Your life has changed so much in the 15, 20 or 30 years since you bought your family home. Your kids have moved out, some of your values have changed, and you're different. So, what's the best place to live for the person that you are now, in 2018? Many "best places to retire" lists rely on statistics and figures, like real estate prices, property tax rates, crime rates, and climate data. Those figures and numbers offer a simple way to grade your options. But we all know that numbers never tell the whole story.
With that in mind, Comfort Life compiles input from people who have retired ahead of you, and moved into communities across Canada. You want to know that people love having moved, that the benefits of their new community far outweigh the trouble of change. Below, you’ll find real stories from real people. We think human testimony is as important as numbers and figures.
This list is up-to-date, offering some familiar places as well as some out-of-the-way retirement destinations we think you should know about*. Finding the best is not possible without opening your mind to new possibilities. So here they are, possibilities to dream about: our take on the best places to retire in Canada in 2018.
"Heart of the nation’s capital region"
Signature event: Canadian Tulip Festival, held annually each spring since 1952
Fun fact: The Rideau Canal is the best preserved example of a slackwater canal built in North America. It remains operational along its original line with a majority of the structures from the early nineteenth century still intact.
The nation’s capital is a destination for many retirees for some obvious reasons. It's a great place to settle, to be near family in Ottawa Region, and there’s a wonderful mix of local conveniences and attractions. Parkland and greenspace line the two rivers that flow through the city. Museums and galleries are found throughout, including the Museum of Nature, the National Gallery of Canada, and others. Ottawa was ranked as the #1 best place to live by MoneySense in 2016 (and #2 in 2017). Our national capital is especially noted for healthy real estate values, an array of cultural activities, and easy access to health care.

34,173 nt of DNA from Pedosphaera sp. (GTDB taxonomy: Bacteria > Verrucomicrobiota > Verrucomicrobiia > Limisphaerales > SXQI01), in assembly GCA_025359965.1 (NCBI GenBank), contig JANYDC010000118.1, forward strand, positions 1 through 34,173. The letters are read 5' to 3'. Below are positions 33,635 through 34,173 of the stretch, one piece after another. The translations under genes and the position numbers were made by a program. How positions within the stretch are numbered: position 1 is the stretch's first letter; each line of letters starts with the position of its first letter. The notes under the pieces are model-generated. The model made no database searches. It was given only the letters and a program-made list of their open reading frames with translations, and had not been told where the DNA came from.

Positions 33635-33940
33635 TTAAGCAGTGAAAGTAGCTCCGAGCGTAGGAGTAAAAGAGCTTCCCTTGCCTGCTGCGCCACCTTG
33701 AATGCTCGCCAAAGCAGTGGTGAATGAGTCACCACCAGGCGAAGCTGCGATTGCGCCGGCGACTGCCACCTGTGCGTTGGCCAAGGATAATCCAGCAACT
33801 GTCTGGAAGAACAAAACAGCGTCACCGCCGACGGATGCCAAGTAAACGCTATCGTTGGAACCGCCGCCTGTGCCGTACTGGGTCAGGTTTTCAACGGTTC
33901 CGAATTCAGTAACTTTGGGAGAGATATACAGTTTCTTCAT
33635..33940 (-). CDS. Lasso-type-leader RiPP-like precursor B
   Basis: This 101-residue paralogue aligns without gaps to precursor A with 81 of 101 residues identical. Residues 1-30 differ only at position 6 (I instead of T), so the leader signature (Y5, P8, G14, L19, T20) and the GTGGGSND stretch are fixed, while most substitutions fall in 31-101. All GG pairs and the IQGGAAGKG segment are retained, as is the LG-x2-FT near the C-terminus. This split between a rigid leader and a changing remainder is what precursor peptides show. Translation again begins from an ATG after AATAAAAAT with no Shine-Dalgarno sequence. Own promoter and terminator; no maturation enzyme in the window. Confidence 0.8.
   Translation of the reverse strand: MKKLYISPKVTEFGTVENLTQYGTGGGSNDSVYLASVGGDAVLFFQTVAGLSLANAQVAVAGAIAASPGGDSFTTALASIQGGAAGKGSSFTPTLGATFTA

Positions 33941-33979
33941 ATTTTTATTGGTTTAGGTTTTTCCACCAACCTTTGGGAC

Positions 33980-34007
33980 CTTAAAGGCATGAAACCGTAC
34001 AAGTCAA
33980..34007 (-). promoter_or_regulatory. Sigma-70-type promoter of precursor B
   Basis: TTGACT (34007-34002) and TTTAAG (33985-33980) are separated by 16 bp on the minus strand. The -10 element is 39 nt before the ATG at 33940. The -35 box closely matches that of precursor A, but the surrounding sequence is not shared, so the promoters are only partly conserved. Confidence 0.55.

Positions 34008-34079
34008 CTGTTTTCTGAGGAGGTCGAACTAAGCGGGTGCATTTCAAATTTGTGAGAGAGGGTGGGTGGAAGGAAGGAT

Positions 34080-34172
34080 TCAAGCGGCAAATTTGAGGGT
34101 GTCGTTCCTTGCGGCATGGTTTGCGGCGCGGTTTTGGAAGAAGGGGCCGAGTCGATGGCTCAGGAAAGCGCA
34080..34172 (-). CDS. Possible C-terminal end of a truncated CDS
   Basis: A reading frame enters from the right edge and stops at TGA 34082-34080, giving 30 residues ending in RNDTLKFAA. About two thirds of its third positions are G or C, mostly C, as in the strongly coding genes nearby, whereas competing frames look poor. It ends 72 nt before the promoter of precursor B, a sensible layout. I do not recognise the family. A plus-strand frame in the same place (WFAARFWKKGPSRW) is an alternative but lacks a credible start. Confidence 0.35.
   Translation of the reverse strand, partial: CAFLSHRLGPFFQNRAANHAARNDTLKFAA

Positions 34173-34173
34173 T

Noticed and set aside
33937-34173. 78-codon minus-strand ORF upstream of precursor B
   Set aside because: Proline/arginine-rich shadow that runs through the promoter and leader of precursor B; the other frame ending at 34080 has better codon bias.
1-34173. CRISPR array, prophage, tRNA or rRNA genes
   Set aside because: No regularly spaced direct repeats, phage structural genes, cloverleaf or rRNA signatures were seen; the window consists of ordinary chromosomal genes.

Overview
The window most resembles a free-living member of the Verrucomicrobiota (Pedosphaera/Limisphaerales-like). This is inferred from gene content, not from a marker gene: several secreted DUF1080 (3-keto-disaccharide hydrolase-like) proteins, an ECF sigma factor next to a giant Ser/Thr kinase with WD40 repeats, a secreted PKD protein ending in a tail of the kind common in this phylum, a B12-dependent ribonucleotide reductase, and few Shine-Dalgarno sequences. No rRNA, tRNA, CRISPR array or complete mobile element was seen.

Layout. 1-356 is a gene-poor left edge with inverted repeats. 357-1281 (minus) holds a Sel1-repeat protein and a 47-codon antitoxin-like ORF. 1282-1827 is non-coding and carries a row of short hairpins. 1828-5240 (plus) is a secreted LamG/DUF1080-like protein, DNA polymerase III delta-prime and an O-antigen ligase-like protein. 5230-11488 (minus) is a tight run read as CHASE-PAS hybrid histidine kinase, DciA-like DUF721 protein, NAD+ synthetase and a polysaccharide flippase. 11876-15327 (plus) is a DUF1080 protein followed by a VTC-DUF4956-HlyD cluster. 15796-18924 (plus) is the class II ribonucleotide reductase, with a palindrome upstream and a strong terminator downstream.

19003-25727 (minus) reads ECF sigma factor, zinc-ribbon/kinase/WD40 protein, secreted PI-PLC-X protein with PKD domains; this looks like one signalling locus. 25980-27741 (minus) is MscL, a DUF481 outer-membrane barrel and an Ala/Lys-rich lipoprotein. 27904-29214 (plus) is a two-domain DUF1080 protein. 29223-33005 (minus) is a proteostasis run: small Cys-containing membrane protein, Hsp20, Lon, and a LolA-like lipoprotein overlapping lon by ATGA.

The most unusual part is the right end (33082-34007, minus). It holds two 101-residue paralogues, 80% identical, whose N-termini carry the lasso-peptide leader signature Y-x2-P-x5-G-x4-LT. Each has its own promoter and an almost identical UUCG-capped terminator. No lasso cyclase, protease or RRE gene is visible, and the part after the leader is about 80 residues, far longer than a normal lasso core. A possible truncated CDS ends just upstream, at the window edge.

Ted and Marilyn are one couple who love retirement living in Ottawa. "Everybody we meet here is as happy as we are. Everybody gets along," says Ted. Marilyn chimes in, "We’ve made lots of new friends."
Smaller communites on the outskirts of Ottawa are also worth your consideration. Stittsville offers fast-rising real estate values while still retaining its small town charm. Further out, towns like Carleton Place and Manotick feature the best of country living with proximity to the capital region.
Weather: temperate coastal
Signature attraction: Cypress Provincial Park is home to astonishing hiking and cross-country ski trails. It was also the host to many events from the 2010 Winter Olympics.
Fun fact: West Vancouver Memorial Library lends more books per capita than any other library in Canada.
For good reason, West Van tops our own list of the best places to retire in British Columbia. All of majestic BC is an international destination for retirement, and this District is perfectly situated to sample all that's best about the province. It's removed from the expensive real estate and bustle of Vancouver proper but all that you love about the city is just across the Lion's Gate Bridge. Of course, Stanley Park, Cypress Provincial Park and a wealth of other mountain scenery beckon from nearby. By law, there is no industry allowed in the city. West Vancouver ranks high on sources like MoneySense, due to statistics like low taxes and low crime, but the real test is, how do people like living here?